How to Clean a Fly Line

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One of the quickest and easiest ways to improve your fly fishing is to regularly clean your line. A clean fly line casts better, has less memory, and floats better on the water.

Most fly line manufacturers recommend cleaning your line after fishing in dirty water or every 3-5 outings, but if you’re anything like me, you probably put it off longer than you should. You’ll know it’s definitely time to clean your line when it looks dirty, feels grimy, or has a strong memory.

After you clean your line, you should notice an immediate boost in performance. It should feel nicer and be noticeably easier to cast well.

Cleaning a fly line should only take around half an hour, and you probably already have everything you need (apart from the dressing used at the end, which you can pick up at your local shop).

What you’ll need

Cleaning the fly line

Step 1

Gather your two buckets of warm water, dish soap, rags, and fly line. You can leave the fly line attached to your reel if you want, but I find it easier to remove the line completely to avoid getting the backing tangled.

Add a few squirts of dish soap to one of the buckets of water and stir. Don’t add too much, just enough to make some bubbles as you froth it up.

2 buckets of water on a floor with rags

Step 2

In loose coils, put your fly line in the bucket with soap. I like to leave whichever end was tied to the backing up on the edge of the bucket. This makes it easier to find an end in the next step, and I use the reel end because it’s rarely as dirty as the front end of the line.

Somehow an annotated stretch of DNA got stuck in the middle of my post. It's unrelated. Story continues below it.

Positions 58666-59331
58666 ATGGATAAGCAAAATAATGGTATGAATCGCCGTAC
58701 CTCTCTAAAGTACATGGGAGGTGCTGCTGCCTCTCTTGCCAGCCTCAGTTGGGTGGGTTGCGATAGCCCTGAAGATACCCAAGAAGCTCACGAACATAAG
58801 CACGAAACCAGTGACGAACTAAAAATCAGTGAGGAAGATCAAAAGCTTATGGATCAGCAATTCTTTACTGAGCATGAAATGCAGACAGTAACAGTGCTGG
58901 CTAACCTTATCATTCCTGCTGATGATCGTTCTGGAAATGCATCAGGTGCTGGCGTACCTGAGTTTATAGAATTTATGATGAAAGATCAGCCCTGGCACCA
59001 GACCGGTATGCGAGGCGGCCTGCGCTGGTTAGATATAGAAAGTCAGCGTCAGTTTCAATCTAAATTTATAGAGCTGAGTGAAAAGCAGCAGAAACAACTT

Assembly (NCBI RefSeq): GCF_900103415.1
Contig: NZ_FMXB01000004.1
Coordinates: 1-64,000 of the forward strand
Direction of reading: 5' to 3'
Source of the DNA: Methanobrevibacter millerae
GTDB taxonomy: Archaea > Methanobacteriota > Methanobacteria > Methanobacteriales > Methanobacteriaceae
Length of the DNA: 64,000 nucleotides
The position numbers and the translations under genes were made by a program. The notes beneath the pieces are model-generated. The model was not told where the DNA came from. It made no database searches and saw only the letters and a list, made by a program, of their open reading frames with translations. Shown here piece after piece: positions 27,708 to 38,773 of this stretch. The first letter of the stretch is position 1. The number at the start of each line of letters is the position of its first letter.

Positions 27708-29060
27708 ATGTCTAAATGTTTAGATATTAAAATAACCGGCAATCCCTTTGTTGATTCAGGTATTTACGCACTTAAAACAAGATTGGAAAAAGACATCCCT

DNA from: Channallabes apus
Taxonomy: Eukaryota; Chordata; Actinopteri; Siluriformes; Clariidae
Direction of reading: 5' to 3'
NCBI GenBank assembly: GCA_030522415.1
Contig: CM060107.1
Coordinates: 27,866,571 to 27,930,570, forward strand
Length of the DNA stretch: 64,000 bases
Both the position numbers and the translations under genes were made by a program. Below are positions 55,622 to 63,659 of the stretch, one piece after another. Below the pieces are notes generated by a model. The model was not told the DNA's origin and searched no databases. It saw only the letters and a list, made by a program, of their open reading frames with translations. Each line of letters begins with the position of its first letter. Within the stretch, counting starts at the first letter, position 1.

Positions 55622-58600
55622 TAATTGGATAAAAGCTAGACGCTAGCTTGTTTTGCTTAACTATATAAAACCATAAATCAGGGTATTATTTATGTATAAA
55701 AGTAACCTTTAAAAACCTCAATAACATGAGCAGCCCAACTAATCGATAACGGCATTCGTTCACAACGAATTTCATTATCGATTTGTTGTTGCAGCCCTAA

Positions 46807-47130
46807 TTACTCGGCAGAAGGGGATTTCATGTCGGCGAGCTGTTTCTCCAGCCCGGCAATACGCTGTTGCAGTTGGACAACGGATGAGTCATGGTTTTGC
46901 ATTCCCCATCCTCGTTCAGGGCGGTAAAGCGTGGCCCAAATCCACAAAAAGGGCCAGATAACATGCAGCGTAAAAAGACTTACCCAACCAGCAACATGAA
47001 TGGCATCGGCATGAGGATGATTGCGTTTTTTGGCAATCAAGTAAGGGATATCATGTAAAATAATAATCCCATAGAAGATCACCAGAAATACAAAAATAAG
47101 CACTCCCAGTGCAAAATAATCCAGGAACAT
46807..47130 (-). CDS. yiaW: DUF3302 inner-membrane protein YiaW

Let the line soak for a few minutes to loosen the debris.

A bucket with soapy water and fly line

Step 3

After the soak, dampen one of the rags and draw the fly line out of the soapy bucket, through the rag in your hand, and into the bucket with just water.

Use a firm, consistent pressure between your fingers as you pull the line through the rag. Feel free to go over particularly dirty areas more than once.

Continue until the entire fly line is in the bucket of plain water.

2 buckets of water on the ground. One has fly line in it and the other has a rag.

Step 4

Grab the dry rag and repeat the process you did in the last step, but this time after you draw the fly line out and through the dry rag, you can loosely coil it on the ground.

Congratulations! You’re done cleaning your fly line.

a rag being used to clean a fly line in someone's hand

Dressing the fly line

The last step to proper fly line maintenance is dressing the line, which keeps it in good condition and helps it float.

Lots of companies sell fly line dressings. There’s a good chance your line has a specific recommendation for which dressing to use, often made by the same manufacturer. But, any reputable brand will do.

You should follow the directions given on the dressing you buy, but generally, you’ll add a little to your third rag (some companies offer rags or other contraptions specifically for this, but again, any will do), and pull the line through it twice, once in each direction.

A bottle of Loon fly line dressing

Then, depending on which you use, you may want to finish off with a quick run through a dry rag.

Now your fly line is ready to use and should be in tip-top shape! You should notice a boost in performance and a nice, fresh look.

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This is a list I made and use for my own trips, and I think any backcountry angler will find it handy.